This study identified predictors of transience among homeless emerging adults in three cities. A total of 601 homeless emerging adults from Los Angeles, Austin, and Denver were recruited using purposive sampling. Ordinary least squares regression results revealed that significant predictors of greater transience include White ethnicity, high school degree or equivalent, homeless residence in the 6 months prior to the study, longer period of homelessness, history of arrest and juvenile detention, earning income through informal sources, history of physical abuse, alcohol/drug addiction, and resilience characteristics. Quantitative findings were expanded upon with data from in-depth interviews with 145 of these homeless emerging adults regarding their reasons and motivations for transience. Identifying predictors of transience will facilitate customizing interventions that, when needed, aim to stabilize homeless emerging adults, prevent their mobility, and/or offer mobile services to them on the road.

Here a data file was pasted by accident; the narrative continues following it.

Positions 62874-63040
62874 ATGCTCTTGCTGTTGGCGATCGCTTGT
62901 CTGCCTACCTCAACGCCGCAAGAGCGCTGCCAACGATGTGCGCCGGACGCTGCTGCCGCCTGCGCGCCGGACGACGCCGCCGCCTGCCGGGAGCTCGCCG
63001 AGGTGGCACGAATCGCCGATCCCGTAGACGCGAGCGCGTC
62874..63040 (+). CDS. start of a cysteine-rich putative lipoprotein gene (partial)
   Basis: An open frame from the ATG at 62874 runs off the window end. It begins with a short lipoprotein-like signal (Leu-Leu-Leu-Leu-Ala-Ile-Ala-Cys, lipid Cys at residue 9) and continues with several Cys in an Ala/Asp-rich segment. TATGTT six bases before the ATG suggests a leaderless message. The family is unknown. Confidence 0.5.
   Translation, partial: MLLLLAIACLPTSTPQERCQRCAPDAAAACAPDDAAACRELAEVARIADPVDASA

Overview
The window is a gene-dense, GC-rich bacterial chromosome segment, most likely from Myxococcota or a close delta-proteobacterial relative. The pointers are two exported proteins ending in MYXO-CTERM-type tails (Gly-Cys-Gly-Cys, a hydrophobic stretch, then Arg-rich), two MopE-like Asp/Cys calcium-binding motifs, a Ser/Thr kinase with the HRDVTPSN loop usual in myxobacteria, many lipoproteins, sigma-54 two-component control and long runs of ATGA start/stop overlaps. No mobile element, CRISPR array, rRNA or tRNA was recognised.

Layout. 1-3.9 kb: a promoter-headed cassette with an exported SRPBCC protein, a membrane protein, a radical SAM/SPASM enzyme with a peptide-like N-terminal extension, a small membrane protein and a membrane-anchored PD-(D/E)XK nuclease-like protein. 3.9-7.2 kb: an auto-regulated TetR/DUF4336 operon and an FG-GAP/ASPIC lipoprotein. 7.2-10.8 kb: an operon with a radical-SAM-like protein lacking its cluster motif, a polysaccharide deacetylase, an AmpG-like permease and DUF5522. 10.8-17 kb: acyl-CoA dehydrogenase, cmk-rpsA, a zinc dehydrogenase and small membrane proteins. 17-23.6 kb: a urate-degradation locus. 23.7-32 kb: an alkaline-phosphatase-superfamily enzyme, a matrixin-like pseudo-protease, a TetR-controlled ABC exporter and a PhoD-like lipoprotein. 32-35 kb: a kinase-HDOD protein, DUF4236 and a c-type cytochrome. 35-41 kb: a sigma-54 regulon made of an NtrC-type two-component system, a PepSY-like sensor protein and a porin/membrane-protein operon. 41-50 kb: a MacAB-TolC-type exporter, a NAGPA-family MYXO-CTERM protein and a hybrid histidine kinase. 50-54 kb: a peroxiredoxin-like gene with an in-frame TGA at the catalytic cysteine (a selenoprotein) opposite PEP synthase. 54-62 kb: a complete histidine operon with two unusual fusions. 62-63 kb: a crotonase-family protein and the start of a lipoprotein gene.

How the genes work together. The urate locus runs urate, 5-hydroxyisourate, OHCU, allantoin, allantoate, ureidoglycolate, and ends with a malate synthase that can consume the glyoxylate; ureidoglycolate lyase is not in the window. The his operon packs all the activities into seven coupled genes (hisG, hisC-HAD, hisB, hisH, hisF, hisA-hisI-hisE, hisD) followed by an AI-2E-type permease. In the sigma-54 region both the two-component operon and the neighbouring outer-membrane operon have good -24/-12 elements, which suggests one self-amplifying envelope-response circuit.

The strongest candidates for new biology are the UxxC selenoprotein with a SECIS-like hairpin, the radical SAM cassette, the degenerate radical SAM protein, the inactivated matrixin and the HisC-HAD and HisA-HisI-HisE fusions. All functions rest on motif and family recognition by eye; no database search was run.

- homeless emerging adults
- risk behavior
ASJC Scopus subject areas
- Developmental and Educational Psychology
- Sociology and Political Science